Since the beginning of time man has been desperately seeking answers about what happens when the body dies.
Many ancient cultures came up with complex ideas, created elaborate farewell ceremonies, wrapped bodies up to prevent decay, called upon the gods to take care of the soul of the deceased, making all kinds of preparations to make sure the last breath of the body is not the end of … what?
Traditionally such questions were rather of a philosophical nature but scientists are trying to find answers because of the many inexplicable situations that occur during cardiac arrest and resuscitation due to advanced medical procedures. Hence the world’s first large-scale scientific study of what happens when we die and the relationship between mind and brain during clinical death was launched in September 2008 at a symposium held at the United Nations, called The Human Consciousness Project (SM).
In spite of the widely read observations and studies published by Dr. Raymond Moodie, Ian Currie and Dr. Elisabeth Kuebler-Ross already decades ago, the scientific world in general still staunchly believes that the human mind, consciousness and self are only by-products of electrochemical activity within the brain, although there is no scientific back-up. Nobel Prize winning neuroscientist Sir John Eccles argued already years ago that mind and consciousness may in fact constitute a separate, undiscovered entity apart from the brain. His last book published before he died is entitled, ‘How the Self Controls Its Brain’…
One distinction has to be understood, the distinction between brain and mind. The brain is part of the body. Every child is born with a fresh brain but not with a fresh mind. Mind is a layer of conditioning around the consciousness. You will not remember it; that is why there is a discontinuity.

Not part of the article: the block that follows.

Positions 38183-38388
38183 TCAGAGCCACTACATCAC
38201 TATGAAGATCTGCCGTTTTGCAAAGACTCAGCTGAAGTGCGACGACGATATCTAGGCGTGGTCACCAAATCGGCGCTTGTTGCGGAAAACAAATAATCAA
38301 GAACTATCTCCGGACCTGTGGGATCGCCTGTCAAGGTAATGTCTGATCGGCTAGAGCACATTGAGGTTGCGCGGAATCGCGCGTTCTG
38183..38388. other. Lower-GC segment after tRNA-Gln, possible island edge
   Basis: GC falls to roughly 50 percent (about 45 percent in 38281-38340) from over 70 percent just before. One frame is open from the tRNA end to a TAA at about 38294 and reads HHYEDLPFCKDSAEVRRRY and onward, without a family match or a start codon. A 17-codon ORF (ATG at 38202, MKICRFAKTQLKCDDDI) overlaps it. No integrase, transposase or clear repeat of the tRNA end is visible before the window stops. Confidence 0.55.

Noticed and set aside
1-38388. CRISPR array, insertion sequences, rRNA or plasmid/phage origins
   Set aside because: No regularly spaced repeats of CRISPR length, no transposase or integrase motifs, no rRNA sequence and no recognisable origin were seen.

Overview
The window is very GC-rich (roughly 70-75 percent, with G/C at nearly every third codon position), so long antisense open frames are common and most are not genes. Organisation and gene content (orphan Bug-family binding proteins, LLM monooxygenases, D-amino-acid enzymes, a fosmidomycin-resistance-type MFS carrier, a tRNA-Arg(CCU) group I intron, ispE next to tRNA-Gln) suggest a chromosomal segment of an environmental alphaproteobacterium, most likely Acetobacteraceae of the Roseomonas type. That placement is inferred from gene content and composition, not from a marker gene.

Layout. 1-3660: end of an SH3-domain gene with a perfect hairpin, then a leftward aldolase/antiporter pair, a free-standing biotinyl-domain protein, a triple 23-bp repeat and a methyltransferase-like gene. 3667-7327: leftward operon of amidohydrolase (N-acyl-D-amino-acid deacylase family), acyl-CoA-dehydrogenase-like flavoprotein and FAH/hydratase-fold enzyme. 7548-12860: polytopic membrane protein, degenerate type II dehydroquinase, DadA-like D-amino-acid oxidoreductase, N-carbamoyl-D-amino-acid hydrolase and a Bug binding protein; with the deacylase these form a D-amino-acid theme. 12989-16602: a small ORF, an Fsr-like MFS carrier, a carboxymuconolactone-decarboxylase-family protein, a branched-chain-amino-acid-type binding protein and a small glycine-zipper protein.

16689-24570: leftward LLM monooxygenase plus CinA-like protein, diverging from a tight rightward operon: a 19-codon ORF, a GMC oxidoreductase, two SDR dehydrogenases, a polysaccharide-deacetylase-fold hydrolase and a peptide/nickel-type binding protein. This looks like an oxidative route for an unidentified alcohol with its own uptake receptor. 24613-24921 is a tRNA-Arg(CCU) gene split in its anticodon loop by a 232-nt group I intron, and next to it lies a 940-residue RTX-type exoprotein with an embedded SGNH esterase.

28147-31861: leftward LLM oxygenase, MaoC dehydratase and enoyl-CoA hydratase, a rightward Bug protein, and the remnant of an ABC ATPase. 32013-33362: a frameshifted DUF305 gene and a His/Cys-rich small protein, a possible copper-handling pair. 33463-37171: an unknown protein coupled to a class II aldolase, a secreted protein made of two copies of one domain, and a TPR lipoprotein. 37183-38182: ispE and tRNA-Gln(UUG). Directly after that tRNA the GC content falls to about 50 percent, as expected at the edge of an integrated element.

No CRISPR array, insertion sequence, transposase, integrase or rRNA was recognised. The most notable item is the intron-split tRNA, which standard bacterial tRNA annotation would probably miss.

… Mind has no beginning; it has been always there with you. Then at a certain moment you drop it.
The end of the mind is enlightenment. Then enlightenment continues. It has a beginning but no end. Together they cover the whole eternity, from the past to the future.
But the brain is born every time you enter a body and it dies every time you leave the body. But its content — that is the mind — does not die; it remains with the consciousness. That’s why it is possible to remember your past lives — even when you were animals or trees or rocks. All those minds are still with you. But because psychology makes no distinction between mind and brain, and science accepts no distinction… in the English language mind and brain are almost synonymous. That’s why sometimes I forget and instead of using brain, I use the word mind.
In each life when a person dies the brain dies, but the mind is released from the brain and becomes a layer on the consciousness. It is nonmaterial; it is just a certain vibe. So on our consciousness there are thousands of layers.
Osho, The Path of the Mystic, Ch 8, Q 1
In view of the extensive research being conducted it is essential to look at one simple other fact – although the mind is riveted to find out about what happens after death, the mind is unable to live in the here and now! Isn’t it much more important to find out why so many humans only live lukewarm lives and help them become candles burning at all ends, rather than prove scientifically what happens after death?
There’s a great scene described by Osho that happened between Confucius and Lao Tzu:
…Confucius asked, ‘What happens after death?’
And Lao Tzu was just like a flare, became aflame, and he said, “Again! Are you going to drop your stupidity or not? You are alive – can you say what life is? You are alive – can you reduce your experience of life into objective knowledge and make a statement of what life is? And remember that you are alive, so you must know.
You don’t know life while you are alive and you are bothering about death! You will have enough time in your grave. At that time you can meditate on what death is. Right now, live! And don’t live lukewarm.”
Many people go on living on dimmer switches. They go on dimming, dimming. They don’t die, they simply go on dimming; they simply fade out. Death happens to only a very few people, those who have really lived and lived hot. They know the difference between life and death because they have tasted life, and that experience of life makes them capable of tasting death too. And because they know life, they can know death. If living, you miss life; dying, you are going to miss death.
Osho, From Personality to Individuality, Ch 1, Q 1
Read more about the project at: www.horizonresearch.org
Read the entire parts of Osho’s discourses here:
Dr. Raymond Moodie, Life After Life
Ian Currie, You Cannot Die
Dr. Elisabeth Kuebler-Ross, Life After Death